That goes for the median and mode, too.
Here's one reason why and how it applies to the way SoundCheks will measure the truthfulness of statements and the people who make them.
SoundCheks will use structured annotations of public statements to, among other things, score their truthfulness. The scores range from 0% to 100%. Zero percent means a rater is positive the statement is false. One hundred percent means the rater is positive the statement is true. Actually, we add a very tiny fudge factor if the rating is precisely 0% or 100% because at SoundCheks, we don't believe that anything is completely certain to be true or false.
Anyway, say you've got a statement with 100 ratings. We could just take the mean of those scores as a measure of the truthfulness of statement, and maybe even get fancy and weight the scores by how much we trust each of the raters. Let's say the mean comes out to be 60%. Maybe we'd take the mode or the median instead if the distribution of ratings is skewed to the right or left. Great, let's call it a day!
Not so fast. Neither the mean, median, or mode tell us the whole story about the distribution of ratings, especially with this kind of data. We don't know how the distribution is shaped, for one. Is it a bell curve? It is it a lop-sided sort of bell? Is it a funky u-shape, with two peaks at 0% and 100%? Another thing those three measures of central tendency don't tell us is the amount of uncertainty there is about the mean. Is there a wide distribution of opinions about the truthfulness of the statement? Or do most people seem to agree? If there's a lot of dispersion in the ratings, is it just because people don't seem to be collectively sure about the truthfulness of the statement's premises, or does it look like there might be two groups with opposing views on the matter?
To illustrate, let's look at a toy model for the distribution of a truthfulness score. In fact, it's very close to the sampling model we'll use to describe the SoundCheks data. It turns out that a natural way to describe the distribution of a probability rating between zero and one (which we've turned into a percent so far) is with something called the beta distribution. It's not the only way to model the distribution of a probability, but it's by far the most popular and intuitive.
The shape, mean, mode, median, variance, etc, of a beta distribution are controlled by just two parameters, α > 0 and β > 0. Focusing on just one measure of central tendency, the mean of the beta distribution is μ = α/(α + β). This makes sense if you think about the parameters as measuring the concentration of truth (α) vs. falsehood (β) in the statement. But there's also a sort of third, implicit parameter in the beta distribution, which is α + β. We'll call this implicit parameter γ. To demonstrate clearly how important it is to pay attention to the shape of a distribution, let's look at what happens when we have a constant mean μ = 0.5, but varying γ.
Let's start with a beta distribution where α = β = 1 (thus γ = 0.5), which looks like this:
Here's a case where our mean estimate of the statement's truthfulness is 50%, but we're very uncertain about that estimate. The statement is equally likely to be 99.99999999999% true...or 0.000000001% true. This is a distribution we might start with to characterize our prior beliefs before we obtain any information whatsoever about the statement or the person who made it, or the truthfulness of statements in general across the population of people who happen to make statements.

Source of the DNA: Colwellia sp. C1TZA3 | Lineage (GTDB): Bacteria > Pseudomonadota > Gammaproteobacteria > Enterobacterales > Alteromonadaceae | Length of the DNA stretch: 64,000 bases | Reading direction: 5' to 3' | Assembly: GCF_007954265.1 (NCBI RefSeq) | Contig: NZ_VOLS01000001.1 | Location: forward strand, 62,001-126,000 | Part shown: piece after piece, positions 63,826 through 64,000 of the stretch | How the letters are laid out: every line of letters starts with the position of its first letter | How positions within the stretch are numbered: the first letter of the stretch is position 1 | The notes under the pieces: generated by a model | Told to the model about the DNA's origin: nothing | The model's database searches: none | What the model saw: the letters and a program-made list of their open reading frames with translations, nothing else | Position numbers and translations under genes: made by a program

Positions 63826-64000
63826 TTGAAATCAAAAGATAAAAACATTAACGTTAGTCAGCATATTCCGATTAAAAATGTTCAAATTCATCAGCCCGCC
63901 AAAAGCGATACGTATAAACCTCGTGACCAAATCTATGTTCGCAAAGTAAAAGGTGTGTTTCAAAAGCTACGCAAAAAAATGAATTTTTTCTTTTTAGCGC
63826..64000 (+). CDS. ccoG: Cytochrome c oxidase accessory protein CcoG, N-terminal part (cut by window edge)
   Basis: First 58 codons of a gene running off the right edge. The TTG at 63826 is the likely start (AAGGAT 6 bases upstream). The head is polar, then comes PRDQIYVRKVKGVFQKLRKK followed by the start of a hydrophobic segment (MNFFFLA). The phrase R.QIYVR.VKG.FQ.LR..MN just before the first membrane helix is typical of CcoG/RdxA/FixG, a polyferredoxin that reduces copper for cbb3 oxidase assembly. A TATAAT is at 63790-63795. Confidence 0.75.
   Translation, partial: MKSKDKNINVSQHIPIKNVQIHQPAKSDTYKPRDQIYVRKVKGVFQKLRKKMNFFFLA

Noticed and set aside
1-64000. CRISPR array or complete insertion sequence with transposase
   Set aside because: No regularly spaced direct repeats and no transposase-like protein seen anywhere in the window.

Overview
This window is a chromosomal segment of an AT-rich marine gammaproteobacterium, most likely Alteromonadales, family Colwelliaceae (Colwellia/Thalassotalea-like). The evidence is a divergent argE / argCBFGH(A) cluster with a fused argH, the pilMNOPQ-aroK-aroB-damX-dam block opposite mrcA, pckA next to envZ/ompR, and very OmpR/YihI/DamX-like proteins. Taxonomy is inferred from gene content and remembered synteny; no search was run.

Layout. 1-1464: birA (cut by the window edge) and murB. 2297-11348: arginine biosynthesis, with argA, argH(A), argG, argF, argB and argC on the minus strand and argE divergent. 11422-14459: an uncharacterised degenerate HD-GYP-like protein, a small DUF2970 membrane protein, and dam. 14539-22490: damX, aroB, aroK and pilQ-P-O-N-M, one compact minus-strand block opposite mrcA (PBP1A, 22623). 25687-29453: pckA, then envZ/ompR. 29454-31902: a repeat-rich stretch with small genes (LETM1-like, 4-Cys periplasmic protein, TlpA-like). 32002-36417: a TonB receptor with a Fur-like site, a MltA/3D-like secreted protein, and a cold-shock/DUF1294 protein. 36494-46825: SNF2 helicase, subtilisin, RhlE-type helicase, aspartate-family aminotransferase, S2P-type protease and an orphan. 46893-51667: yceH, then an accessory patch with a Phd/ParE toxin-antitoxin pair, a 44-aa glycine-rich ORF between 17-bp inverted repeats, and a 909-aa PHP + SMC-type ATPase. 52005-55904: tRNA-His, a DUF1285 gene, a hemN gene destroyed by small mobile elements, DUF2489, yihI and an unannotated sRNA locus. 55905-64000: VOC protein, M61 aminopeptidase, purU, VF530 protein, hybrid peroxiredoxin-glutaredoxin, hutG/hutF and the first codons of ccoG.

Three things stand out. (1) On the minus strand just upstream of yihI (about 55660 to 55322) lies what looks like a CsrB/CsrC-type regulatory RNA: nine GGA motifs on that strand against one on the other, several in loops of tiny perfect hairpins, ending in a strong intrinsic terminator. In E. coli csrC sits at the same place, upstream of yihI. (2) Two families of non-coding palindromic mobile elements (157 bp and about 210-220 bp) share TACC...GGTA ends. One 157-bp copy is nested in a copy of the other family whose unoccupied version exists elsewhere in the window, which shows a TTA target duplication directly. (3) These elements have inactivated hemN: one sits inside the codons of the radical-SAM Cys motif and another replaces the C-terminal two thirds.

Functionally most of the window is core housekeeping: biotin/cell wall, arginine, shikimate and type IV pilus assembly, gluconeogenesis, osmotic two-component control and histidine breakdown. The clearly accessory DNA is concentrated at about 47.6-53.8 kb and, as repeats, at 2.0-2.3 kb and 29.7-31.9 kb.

Now let's look at a totally different case. let's see what happens when α = β = 100,000, which looks like this:
Now we're pretty certain that the statement is 50% likely to be true because we've got a lot of evidence on both sides of the debate. Specifically, we're 95% certain that the truthfulness of the statement is between about 49.7% and about 50.2%. That interval, btw, was estimated from a simulation, which probably doesn't even have a precision to the tenth of a percent anyway (I don't know, I didn't check).
Next, let's look at a scenario where there is a fair amount of uncertainty about how truthful the statement is, as is the case when α = β = 10:
Now our 95% credible interval (which was taken from the highest posterior density interval for you dorks out there) is between about 29% and about 71%. Here, we've got the same bell shape as we did before, except the width of the distribution is wider around 0.5.
So far so good. But here's where it gets weird. Let's look at the case when α = β = 0.001:
his is the distribution that would arise if most of your raters gave either very low or very high truthfulness scores to the statement, and maybe some gave scores in between. In this case, not only are we quite uncertain about the mean truthfulness of 50%, but it is the least likely single value of truthfulness according to the distribution above. How will SoundCheks interpret this scenario? Well, we would still consider the mean truthfulness to be an estimate of the true probability that a statement is true under our current knowledge. But we would also be suspicious that there is tremendous controversy over the statement, perhaps arising from a mixture of extremely liberal and extremely conservative members of the rating body. It is distributions like this that would further motivate our plans to have raters answer social and political attitude surveys.
The point is, the shape of the distribution matters just as much as the average.